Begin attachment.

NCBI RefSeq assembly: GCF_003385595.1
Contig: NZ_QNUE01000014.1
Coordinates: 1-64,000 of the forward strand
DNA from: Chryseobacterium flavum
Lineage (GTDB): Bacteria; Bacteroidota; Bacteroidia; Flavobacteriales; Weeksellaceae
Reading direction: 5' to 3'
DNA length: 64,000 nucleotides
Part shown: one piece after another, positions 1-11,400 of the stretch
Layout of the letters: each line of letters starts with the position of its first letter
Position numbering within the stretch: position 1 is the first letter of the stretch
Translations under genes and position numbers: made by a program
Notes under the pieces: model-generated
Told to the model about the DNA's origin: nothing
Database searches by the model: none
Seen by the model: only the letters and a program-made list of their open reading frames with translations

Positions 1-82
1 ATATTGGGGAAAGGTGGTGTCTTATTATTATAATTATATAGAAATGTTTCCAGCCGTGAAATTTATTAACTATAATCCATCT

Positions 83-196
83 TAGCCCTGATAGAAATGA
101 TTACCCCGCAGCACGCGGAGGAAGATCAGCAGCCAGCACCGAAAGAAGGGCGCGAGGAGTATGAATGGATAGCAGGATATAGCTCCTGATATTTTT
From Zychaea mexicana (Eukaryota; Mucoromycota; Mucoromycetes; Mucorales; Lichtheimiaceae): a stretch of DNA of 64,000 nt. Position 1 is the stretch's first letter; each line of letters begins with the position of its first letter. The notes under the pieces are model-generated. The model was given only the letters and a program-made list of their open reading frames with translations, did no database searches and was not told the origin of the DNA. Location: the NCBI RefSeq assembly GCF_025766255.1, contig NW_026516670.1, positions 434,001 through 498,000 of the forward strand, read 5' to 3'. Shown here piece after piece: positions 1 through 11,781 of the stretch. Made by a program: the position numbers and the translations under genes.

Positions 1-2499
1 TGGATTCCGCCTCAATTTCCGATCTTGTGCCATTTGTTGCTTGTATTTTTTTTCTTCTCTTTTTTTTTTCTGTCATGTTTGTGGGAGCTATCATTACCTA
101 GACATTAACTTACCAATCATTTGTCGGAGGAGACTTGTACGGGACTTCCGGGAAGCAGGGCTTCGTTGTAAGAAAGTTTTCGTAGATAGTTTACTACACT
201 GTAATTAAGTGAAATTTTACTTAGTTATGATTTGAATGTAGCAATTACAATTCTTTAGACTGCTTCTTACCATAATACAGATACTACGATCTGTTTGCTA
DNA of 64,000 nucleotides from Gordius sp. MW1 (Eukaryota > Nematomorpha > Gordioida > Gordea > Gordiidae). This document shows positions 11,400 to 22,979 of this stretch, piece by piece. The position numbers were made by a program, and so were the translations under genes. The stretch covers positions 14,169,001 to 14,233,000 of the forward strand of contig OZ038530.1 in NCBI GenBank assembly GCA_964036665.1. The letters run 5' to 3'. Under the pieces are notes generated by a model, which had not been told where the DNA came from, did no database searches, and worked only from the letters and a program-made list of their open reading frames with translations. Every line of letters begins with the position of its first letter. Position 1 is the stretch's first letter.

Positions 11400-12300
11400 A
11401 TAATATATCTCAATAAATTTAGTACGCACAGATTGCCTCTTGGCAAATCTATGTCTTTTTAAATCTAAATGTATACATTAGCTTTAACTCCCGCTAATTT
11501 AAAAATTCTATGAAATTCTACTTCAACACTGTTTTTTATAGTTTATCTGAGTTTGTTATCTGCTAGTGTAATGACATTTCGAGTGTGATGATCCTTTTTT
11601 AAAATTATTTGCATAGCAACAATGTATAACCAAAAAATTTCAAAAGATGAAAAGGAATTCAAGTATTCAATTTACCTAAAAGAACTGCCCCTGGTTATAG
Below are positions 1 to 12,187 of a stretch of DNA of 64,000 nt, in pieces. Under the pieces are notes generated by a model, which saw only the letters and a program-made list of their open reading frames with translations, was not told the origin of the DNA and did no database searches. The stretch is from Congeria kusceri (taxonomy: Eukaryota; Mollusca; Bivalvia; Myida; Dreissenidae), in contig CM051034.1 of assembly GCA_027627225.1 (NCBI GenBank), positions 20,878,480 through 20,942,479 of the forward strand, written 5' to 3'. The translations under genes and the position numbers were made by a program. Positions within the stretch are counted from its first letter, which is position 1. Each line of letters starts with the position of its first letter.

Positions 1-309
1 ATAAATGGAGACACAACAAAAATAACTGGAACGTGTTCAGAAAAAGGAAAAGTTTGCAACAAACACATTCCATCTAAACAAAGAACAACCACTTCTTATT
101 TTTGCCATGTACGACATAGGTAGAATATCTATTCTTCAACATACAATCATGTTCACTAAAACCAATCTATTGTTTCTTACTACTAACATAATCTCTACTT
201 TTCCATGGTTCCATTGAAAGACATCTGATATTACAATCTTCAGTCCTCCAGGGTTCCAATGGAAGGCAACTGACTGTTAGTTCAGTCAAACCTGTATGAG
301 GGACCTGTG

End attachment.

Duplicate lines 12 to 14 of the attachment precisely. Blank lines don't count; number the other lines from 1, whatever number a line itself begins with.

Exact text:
Notes under the pieces: model-generated
Told to the model about the DNA's origin: nothing
Database searches by the model: none